At the new World Trade Center, progress is steady. Tower 1 is 62 stories. Many of the name plates lining the memorial’s fountains are installed and covered in preparation for September's opening. As the city goes by, work goes on.
Forty-eight floors above the site, in 7 World Trade Center, there is something rather odd for a hi-tech high rise. A vacant floor has become an art studio.
Marcus Robinson has been painting the work on the new World Trade Center for years, and on this day he welcomed a group of students for a lesson on art. After reminding them to maintain a “free spirit” when they painted, everyone looked out the windows and put their pencils to work.
Everything about the World Trade Center is large. One World Trade Center will rise to 1,776 feet, a number of great significance. The 2.6-million-square-foot building will be joined by three other towers. Tower 2 will be 1,349 feet. Tower 3 will be 1,170 feet and Tower 4, 977 feet. That’s about a mile of new office towers that will dominate the skyline of southern Manhattan.
"When I think about what they are doing I can't imagine actually doing something like that,” says Cori 14. She adds, “It looks so difficult and everything is so large and I feel really small."
For adults, it’s hard to imagine, but Cori, along with her classmates Tyler and Aliyyah, has no memory of Sept. 11, 2001. But they were alive, so their knowledge of that day offers them a different perspective than most adults.
As Aliyyah sees it, being alive now gives her something to cherish: "It would probably make me special, to be in this time period, because I was here when it went down and I was here when it came back.”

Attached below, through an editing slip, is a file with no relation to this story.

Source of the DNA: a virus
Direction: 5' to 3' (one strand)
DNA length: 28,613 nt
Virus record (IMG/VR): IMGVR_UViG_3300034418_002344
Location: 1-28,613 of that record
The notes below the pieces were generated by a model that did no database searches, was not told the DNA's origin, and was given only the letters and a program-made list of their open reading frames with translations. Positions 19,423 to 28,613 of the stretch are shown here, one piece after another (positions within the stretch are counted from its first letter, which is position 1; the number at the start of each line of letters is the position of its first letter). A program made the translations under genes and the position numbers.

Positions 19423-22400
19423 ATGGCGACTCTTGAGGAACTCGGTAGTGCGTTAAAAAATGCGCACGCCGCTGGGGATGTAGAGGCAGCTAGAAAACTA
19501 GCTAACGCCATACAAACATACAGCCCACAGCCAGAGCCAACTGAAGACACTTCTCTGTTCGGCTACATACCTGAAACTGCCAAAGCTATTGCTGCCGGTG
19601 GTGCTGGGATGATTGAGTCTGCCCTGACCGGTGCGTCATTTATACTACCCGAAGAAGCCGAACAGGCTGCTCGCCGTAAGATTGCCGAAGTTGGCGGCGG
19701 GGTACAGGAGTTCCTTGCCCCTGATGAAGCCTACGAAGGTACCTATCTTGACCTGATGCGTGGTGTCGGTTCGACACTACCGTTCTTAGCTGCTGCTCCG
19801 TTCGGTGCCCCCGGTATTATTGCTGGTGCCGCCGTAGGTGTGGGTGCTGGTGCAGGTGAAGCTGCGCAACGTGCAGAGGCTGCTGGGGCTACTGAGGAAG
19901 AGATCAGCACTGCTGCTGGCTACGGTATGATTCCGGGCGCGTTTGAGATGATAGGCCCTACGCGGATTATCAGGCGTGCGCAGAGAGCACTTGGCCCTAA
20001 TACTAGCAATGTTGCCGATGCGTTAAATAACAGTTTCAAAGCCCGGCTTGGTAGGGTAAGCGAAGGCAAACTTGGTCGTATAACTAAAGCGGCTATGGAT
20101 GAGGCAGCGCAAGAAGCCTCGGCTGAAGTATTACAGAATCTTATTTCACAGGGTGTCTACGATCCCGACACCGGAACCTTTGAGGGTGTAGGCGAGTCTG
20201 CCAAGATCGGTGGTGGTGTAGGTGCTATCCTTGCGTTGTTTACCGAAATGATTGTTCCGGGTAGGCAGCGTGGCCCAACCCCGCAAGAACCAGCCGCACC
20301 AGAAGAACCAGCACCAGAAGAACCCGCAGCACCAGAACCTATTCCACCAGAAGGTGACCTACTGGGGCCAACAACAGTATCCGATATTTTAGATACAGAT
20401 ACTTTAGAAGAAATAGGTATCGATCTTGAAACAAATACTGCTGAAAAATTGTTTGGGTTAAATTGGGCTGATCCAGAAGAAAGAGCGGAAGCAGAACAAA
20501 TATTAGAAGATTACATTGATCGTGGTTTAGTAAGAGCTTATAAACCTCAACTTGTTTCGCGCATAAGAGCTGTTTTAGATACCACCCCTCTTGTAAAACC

Tyler agrees, and thinks about it with a concept in mind that transcends generations. "It's almost like a time capsule.” He continues, “right now we are putting things in, all this knowledge of how it looks now. Then when it is all built, we can say I knew what that looked like [before].”
Cori is struck with a weird sense, saying, “It seems surreal, we were here before that was there.” As she looks out at the city she says, “you think of a lot of these buildings as just there, but when you are there when they are being built they stick out."
They do stick out. Like many, even more than many, I wish work were further along. But it isn’t and we can bicker and complain over that, it’s our right. Personally, I’ve tried to leave that behind, and embrace a more hopeful attitude that the future will bring great things. Perhaps I’m naïve, but a synonym for that word is youthful and I’ll take it.
There is a line in the Bible and I thought of it after asking young Tyler if he had anything to add. He said of the work on the new World Trade Center, "It almost makes me feel safe because it lets me know when something big like 9/11 happens we are able to retaliate so quickly and set up something that wasn't there before."
Matthew 11:25; "I praise you, Father, Lord of heaven and earth, because you have hidden these things from the wise and learned, and revealed them to little children.”
To see the latest segment in the Rise of Freedom series tune into Fox Report with Shepard Smith, tonight, at 7p.m. EDT.
To learn more about Marcus Robinson go to http://marcusrobinsonart.com. You can also catch up on all our segments by going to www.foxnews.com/freedom. To learn about the work and progress you can also visit these sites www.wtc.com, www.panynj.gov/wtcprogress and www.national911memorial.org.
Martin Hinton is Executive Producer with Fox News. Follow him on Twitter @MartinFHinton.